I’d rather play with my elderly sims until they die from old age… or they accidentally electrocute themselves. I’d rather squeeze as much gameplay from each of my sims as possible. Finally, if you were to get sucked in a Sims game would you rather be aware of it and be controlled by the player – whoever that may be – or would you rather be unaware that you’re living as a sim being able to make some of your own decisions but still being controlled by someone else for the most part?
Oh, God, that sounds like some sort of horror movie. I would probably rather be unaware and blissfully believe that I’m in control of my own life. It sounds rather much like today’s world, anyway, with my job and such, haha!
What are your answers? Do you have any other questions for us? Let us know about them in the comments below! If you like this post, please share it around.
The Sims franchise has been around since [year], and has yet to waver in popularity despite the prices for the base games, expansion packs, and stuff packs. We started with Sims 2 and there was no doubt when the Sims 3 and then the Sims 4 came out that we wouldn’t get them as well. While Sims 2 was a great introduction for us both, our opinions differ a bit when it comes to Sims 3 and Sims 4. I greatly enjoy the Sims 4, but I will admit that I miss the Sims 3.
The Sims 2 was always my favorite version out of the four games, even though I only had a little experience with The Sims 1. When The Sims 3 came out, I skipped it over entirely. While Kris played The Sims 3 I stuck with The Sims 2 because there was something about The Sims 3 that I didn’t care for. Now that The Sims 4 is out, I’ve left The Sims 2 behind.
To me, the Sims 3 had so much more customization available for your sims themselves. More looks for your avatar and more room for personality traits rather than only having 3 repetitive traits for your Sims 4. I didn’t understand why the Sims 4, with its emphasis on personality for the sims, axed a plethora of traits for the sims when it came to creating them.
While I agree with you in some sense that I wish The Sims 4 was able to have more traits, there are cheat codes out there (I’m assuming) that allow you to have more than the allotted traits. I believe they made up for the traits through the emotions. Your sims in The Sims 4 have more personality not through the traits, but through the emotions. I find the emotions fun and challenging all at once.
Yes, I’ve used those cheat codes many times, haha! It just kind of proves that the Sims 4 is not up to par for my sims. To me, the emotions are a little too predictable and, at times, annoying. They’re not as varied as I would like them to be. I also think the Sims 4 did not do as well with the neighborhoods. The Sims 3 had an open world and allowed you to edit the neighborhoods as you saw fit. The Sims 4 is extremely limited with neighborhood space, not even allowing extra spots for more houses should you wish to add to the neighborhoods.
I didn’t find the emotions annoying at all. I found it added more depth to their personalities even if they were a little predictable. As for the houses and neighborhoods… I actually have no counter for that. I agree with you on that. The only way to get more space is to buy the expansion packs. With that said, I didn’t like the neighborhood set-up in The Sims 3 where it was one big world, if I remember correctly. If you weren’t playing as a specific family, they still grew and moved on with their lives which I didn’t care for.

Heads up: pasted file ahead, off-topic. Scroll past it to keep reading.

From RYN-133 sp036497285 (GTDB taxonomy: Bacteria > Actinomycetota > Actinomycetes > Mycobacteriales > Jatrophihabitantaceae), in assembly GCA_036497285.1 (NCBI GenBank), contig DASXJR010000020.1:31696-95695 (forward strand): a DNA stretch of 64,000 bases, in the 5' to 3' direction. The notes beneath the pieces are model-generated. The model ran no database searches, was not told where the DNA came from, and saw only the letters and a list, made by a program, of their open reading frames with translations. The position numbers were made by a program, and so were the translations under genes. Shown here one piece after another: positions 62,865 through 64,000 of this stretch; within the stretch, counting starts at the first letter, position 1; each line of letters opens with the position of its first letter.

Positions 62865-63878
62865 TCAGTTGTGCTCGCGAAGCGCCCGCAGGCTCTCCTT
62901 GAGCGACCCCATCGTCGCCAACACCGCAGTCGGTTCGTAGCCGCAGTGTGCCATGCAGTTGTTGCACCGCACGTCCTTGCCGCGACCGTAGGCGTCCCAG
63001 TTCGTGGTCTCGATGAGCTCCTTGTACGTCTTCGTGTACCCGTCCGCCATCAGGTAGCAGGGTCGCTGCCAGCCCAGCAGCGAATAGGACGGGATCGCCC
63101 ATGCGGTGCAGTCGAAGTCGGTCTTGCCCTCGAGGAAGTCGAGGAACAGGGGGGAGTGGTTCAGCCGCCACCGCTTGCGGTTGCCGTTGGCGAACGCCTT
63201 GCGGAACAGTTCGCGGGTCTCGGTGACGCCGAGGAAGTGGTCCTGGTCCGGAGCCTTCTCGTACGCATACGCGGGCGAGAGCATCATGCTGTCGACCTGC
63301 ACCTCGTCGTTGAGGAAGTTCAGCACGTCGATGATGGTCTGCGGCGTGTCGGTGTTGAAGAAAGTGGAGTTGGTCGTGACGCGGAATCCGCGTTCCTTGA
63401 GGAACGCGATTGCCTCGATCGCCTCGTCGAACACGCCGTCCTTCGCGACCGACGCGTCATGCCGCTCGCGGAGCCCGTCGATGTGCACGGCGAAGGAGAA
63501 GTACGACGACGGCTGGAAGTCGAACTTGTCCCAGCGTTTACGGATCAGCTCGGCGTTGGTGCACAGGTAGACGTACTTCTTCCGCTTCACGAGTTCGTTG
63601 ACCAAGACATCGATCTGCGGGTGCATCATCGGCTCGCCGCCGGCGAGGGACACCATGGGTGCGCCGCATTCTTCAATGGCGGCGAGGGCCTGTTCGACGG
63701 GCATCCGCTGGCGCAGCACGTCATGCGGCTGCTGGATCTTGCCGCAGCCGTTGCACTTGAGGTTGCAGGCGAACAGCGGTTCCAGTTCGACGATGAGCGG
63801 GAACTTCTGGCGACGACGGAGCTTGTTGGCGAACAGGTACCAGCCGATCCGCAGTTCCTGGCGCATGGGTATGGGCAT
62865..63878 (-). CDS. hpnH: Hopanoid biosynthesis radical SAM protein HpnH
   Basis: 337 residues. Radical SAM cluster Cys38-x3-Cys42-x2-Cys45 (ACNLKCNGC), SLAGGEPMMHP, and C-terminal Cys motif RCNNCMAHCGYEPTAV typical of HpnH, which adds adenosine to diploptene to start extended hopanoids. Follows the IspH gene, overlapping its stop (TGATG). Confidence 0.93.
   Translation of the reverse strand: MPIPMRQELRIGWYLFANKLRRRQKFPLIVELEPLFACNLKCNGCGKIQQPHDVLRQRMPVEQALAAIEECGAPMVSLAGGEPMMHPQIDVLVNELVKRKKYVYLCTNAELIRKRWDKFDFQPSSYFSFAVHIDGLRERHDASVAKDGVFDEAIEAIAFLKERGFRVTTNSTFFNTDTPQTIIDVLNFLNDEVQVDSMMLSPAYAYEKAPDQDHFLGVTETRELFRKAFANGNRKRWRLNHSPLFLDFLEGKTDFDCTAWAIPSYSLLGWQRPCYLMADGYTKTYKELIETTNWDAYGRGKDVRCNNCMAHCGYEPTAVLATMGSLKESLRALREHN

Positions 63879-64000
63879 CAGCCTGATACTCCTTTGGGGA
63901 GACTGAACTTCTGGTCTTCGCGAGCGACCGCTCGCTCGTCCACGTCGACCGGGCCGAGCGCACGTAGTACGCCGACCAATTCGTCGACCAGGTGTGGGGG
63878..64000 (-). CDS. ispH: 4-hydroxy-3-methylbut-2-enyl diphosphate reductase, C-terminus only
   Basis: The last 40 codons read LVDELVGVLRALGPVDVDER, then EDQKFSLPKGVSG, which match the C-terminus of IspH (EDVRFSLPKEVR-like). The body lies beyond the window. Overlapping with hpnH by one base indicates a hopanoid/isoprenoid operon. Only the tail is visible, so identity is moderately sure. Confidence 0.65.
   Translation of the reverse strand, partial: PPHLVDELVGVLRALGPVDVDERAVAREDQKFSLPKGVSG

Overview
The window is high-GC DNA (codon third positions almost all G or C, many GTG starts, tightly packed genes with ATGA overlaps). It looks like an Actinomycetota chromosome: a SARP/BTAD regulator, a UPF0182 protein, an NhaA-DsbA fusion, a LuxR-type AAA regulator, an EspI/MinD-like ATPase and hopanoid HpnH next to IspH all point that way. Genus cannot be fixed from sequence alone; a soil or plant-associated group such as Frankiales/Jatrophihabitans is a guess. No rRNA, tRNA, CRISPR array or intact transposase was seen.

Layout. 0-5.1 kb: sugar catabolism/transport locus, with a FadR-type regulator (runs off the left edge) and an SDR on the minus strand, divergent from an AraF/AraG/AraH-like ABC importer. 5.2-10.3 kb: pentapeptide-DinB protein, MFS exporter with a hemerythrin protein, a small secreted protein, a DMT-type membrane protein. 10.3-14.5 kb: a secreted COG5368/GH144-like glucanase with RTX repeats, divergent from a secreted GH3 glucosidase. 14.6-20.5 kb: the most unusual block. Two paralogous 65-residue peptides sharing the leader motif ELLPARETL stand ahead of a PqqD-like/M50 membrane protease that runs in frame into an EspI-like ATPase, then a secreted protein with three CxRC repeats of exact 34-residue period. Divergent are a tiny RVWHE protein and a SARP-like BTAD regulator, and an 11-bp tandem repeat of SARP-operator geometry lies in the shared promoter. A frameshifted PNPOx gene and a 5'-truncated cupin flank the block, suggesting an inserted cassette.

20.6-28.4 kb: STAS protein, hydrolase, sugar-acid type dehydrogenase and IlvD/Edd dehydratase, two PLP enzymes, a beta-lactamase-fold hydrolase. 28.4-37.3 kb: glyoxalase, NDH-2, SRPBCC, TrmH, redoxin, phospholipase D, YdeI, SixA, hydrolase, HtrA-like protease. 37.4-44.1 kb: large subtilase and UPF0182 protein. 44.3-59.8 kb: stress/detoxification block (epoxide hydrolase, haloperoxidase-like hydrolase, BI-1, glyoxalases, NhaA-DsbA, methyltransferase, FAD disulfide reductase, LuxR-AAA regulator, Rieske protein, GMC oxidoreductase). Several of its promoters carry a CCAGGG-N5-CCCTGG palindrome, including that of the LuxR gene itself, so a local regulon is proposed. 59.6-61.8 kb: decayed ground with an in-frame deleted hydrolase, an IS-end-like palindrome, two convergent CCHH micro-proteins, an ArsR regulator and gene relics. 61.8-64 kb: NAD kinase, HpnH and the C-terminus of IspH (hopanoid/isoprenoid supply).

The Sims 4 did much better when it came to building and constructing houses, but the limited space hurts it. The Sims 3 did have an option to prevent other families from growing up, though. They did what they needed to stay alive, so to speak, but you could have paused the aging system, if I remember correctly. That way, you could be playing multiple households without losing progress on the family. The Sims 3 having each neighborhood be one big world gave the game beautiful graphics. I much prefer the look of the Sims 3 over the look of the Sims 4. The Sims 4 doesn’t look bad, of course, but the Sims 3 looked better to me.
You can pause the aging system in The Sims 4 as well. And yes, building houses in The Sims 4 is much better than The Sims 3 (or any of the other games for that matter). I personally think The Sims 4 looks better than The Sims 3 with some updated graphics. Though… to be honest, I don’t remember the looks of The Sims 3 all that much. I guess we’ll let everyone else decide which game is the better one.
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Considering the holidays in December, we picked our campaign back up in January. Our January session of our campaign had us leaving Cragmaw Castle. We did not explore the whole castle since we, you know, somehow found what we needed within our last session quick enough. Since we didn’t fully explore the place, our DM threw a couple of random encounters at us to help us get some more experience points. We diplomatically avoided a fight with a few hobgoblins and wolves, haha, but we had to fight an ogre so we could level up. From there, we gathered up a few supplies and made our way to the next — and potentially last — leg of our journey to Wave Echo Cave.
Wave Echo Cave was certainly an interesting place. My character isn’t particularly brave and the one time she decided to “take one for the team,” she ended up poisoned. Our group ended up in a mushroom room. Like idiots, instead of turning around, we tried to figure out how to go through the room. Eventually, I had Sapphire attempt to jump on top of a large mushroom so she’d be out of the way of the poisonous smog. Of course, I didn’t roll well and… she got poisoned.